The hospital has announced that they will challenge the fine.  I'm not sure what grounds they have for successfully fighting it, since they seem to be admitting that confidential files were accessed by unauthorized people.

I mean, it's great that it discovered, investigated, and reported the problem.  It certainly signifies Enloe is keeping an eye out for potential problems.  However, it doesn't mean that there wasn't a breach.  I mean, one of the seven people who authorized* accessed the record of the patient did so because "she used to know the patient."

They have ten calendar days to appeal, though.

Update (11 JUN 2010): It looks like Enloe might have a case after all.

* Holy typo!  Where'd that come from?  I must have been really distracted.  My apologies to all.

Rideout

Seventeen security guards accessed the medical records of 33 patients.  Security guards.

UCLA

No salient details on this one.  Apparently, people with "no reason" and "no permission" accessed information because they were "curious."

San Joaquin

The hospital was fined for one incident where the records were sent to a lawyer by accident.  A patient sues the hospital.  Lawyer representing the patient asked for test results for his case.  Hospital sends the results--as well as the results for three other people.

The lawyer makes off like a fox in a henhouse (I'm supposing here), because now he can get himself three more clients.  I mean, he's got the evidence already.

A Losing Battle

The thing about security is that it's always a losing battle.  For example, if you were in a situation where you only had to deal with encryption software for your data security needs, and had it deployed across all computers in an organization, you still wouldn't have 100% security.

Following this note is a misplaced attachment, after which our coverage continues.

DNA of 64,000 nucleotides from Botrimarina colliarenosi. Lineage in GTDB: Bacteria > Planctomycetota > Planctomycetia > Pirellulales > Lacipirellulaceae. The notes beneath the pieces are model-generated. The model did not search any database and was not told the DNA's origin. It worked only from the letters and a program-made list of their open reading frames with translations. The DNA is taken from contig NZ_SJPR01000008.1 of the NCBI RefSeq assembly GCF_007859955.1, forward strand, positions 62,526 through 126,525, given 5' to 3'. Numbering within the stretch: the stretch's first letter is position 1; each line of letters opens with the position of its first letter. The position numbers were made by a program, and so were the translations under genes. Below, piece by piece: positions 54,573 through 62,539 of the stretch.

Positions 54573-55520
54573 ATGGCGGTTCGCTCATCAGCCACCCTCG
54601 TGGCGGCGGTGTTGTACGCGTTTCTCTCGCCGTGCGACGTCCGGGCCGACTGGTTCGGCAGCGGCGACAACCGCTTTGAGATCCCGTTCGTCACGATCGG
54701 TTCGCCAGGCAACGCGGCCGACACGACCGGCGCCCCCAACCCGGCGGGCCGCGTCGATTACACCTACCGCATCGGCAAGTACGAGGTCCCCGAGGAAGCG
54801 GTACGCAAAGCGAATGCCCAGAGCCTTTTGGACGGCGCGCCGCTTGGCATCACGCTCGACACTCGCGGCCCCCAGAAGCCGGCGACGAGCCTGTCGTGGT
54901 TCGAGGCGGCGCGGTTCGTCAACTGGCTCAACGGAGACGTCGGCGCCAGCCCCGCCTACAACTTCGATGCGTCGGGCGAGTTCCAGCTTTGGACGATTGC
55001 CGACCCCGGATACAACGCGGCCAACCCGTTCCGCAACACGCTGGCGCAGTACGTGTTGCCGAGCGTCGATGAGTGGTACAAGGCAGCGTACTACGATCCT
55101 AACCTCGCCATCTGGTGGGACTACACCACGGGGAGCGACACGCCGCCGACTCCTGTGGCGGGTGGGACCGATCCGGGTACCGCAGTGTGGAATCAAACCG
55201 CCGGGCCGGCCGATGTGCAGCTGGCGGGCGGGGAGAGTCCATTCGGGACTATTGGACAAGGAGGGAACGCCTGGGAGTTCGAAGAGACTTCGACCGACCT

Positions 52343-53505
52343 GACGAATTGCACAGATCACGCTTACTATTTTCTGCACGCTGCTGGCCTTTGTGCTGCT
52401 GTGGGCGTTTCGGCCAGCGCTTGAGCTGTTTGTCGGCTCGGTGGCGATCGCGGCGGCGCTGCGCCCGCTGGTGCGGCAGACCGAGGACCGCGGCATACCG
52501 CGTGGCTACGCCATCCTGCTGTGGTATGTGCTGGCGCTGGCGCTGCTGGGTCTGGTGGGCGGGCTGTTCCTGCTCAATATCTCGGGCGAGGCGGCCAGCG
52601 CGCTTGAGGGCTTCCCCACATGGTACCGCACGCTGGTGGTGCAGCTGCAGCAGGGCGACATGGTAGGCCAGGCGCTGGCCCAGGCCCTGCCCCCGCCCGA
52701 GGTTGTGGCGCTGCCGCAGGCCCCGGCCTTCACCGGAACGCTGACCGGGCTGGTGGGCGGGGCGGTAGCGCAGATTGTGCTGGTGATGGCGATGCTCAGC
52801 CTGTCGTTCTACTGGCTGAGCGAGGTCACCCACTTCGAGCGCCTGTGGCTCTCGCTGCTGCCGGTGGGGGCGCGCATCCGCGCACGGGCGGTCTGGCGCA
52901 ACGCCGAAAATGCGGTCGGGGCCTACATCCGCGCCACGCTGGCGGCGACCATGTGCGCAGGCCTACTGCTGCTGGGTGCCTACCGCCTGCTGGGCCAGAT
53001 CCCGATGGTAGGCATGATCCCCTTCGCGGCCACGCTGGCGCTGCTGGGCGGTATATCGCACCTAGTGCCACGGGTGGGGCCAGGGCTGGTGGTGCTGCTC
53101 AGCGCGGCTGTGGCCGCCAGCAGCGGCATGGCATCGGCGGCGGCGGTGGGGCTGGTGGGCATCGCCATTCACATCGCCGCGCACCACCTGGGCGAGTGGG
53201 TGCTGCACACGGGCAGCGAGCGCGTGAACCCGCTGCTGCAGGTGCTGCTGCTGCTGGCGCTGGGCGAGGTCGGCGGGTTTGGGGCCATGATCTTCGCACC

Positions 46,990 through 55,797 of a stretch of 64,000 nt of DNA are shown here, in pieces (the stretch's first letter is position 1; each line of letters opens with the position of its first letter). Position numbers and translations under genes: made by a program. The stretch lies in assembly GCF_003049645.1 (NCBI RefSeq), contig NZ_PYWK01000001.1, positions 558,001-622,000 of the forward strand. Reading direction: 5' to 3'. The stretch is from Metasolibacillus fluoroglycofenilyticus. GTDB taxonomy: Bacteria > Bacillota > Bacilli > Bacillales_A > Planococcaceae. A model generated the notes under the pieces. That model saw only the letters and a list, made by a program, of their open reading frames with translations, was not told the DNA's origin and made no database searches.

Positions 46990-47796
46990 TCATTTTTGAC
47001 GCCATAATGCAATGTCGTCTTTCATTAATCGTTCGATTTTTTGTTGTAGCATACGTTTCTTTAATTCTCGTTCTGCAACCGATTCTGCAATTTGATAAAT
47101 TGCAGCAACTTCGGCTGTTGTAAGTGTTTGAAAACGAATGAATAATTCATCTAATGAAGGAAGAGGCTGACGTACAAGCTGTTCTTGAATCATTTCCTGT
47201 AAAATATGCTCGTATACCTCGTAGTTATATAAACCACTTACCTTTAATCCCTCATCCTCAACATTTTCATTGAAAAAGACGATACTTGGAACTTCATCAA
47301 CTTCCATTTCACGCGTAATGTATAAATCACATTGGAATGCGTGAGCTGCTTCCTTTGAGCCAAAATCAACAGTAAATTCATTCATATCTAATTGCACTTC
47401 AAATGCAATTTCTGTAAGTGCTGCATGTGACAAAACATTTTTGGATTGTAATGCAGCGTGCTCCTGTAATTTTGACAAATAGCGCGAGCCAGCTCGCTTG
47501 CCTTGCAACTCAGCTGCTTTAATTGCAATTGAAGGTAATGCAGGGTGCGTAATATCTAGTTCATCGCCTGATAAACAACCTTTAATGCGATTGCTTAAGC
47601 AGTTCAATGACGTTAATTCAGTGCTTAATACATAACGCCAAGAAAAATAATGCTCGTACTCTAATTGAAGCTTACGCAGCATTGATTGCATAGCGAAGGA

For example, it's not going to protect against nosy employees, although it might help prevent errors where the information is sent out to the wrong person, in that the person won't have access to the information even if he receives it.

Of course, a medical setting needs more than encryption to adequately maintain patient confidentiality.  Mistakes will be made.  However, there is hope.  All of the above breaches were self-reported, and I'd say that constant vigilance, along with the help of a number of tools, is the only way to keep disasters at bay.


Related Articles and Sites:
http://www.cdph.ca.gov/Pages/NR10-039.aspx

 
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PIPA: Alberta (Canada) Adds Breach Notification Law

Data Security: It's Never 100%. But It Doesn't Mean You Should Stop Trying (Update To Enloe In CA Hospital Fines)

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About sang_lee

Sang Lee is a Senior Account Manager and Security Analyst with AlertBoot, Inc., the leading provider of managed endpoint security services, based in Las Vegas, NV. Mr. Lee helps with the deployment and ongoing support of the AlertBoot disk encryption managed service. Prior to working at AlertBoot, Mr. Lee served in the South Korean Navy. He holds both a B.S. and an M.S. from Tufts University in Medford, Massachusetts, U.S.A.